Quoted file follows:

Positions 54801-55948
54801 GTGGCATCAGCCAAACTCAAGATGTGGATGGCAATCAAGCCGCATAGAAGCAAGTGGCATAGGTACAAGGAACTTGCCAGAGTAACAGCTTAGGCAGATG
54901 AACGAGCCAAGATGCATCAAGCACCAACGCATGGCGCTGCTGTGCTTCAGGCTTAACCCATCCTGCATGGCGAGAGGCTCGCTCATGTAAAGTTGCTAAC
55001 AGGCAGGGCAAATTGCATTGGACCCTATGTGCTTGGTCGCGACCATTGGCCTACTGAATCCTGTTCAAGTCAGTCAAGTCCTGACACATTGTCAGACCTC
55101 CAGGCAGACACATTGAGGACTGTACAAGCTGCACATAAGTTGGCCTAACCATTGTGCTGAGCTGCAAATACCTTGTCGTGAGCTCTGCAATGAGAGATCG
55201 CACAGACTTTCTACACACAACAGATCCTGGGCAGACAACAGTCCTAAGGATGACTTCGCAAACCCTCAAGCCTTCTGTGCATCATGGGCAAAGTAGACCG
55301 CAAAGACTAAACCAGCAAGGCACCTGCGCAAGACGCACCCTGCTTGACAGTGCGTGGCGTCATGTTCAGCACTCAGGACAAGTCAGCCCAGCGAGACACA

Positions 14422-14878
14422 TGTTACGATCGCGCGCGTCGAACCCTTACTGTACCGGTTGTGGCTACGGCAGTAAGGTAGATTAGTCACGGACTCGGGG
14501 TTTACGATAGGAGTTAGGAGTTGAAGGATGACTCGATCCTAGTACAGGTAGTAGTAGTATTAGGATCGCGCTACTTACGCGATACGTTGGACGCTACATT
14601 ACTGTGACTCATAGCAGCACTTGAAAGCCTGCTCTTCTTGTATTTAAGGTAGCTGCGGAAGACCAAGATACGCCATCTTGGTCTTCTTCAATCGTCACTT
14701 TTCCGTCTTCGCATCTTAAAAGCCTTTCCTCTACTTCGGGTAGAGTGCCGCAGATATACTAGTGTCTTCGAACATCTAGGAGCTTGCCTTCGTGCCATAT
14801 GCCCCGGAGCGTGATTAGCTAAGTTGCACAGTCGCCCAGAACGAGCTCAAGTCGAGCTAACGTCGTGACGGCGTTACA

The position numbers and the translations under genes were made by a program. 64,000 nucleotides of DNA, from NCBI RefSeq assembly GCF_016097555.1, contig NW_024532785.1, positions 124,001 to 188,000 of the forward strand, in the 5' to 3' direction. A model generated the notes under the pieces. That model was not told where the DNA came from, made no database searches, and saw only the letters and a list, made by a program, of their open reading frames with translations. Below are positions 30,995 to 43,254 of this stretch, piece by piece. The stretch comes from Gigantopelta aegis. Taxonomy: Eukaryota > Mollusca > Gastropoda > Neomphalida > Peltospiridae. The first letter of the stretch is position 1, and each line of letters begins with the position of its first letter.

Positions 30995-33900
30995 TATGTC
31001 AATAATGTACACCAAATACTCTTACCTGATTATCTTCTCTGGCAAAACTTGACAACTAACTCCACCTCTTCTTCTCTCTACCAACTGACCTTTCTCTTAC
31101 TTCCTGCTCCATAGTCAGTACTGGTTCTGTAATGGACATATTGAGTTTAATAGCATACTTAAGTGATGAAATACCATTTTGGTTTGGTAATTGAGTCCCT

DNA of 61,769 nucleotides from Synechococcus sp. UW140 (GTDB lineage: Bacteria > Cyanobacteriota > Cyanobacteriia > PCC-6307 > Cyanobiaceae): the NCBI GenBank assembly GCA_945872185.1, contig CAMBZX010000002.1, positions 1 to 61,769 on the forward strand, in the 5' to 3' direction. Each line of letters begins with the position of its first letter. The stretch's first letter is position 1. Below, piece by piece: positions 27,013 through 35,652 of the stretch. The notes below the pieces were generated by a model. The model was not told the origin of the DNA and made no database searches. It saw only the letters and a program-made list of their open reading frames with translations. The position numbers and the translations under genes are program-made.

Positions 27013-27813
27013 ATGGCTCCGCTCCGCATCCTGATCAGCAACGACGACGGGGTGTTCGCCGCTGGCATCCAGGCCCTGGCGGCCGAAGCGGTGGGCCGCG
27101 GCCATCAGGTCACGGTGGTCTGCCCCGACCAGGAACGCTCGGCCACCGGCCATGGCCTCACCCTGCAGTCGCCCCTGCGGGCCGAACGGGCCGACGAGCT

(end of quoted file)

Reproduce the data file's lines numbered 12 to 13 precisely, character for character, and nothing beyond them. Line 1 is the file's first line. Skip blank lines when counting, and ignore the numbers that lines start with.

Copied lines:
14701 TTCCGTCTTCGCATCTTAAAAGCCTTTCCTCTACTTCGGGTAGAGTGCCGCAGATATACTAGTGTCTTCGAACATCTAGGAGCTTGCCTTCGTGCCATAT
14801 GCCCCGGAGCGTGATTAGCTAAGTTGCACAGTCGCCCAGAACGAGCTCAAGTCGAGCTAACGTCGTGACGGCGTTACA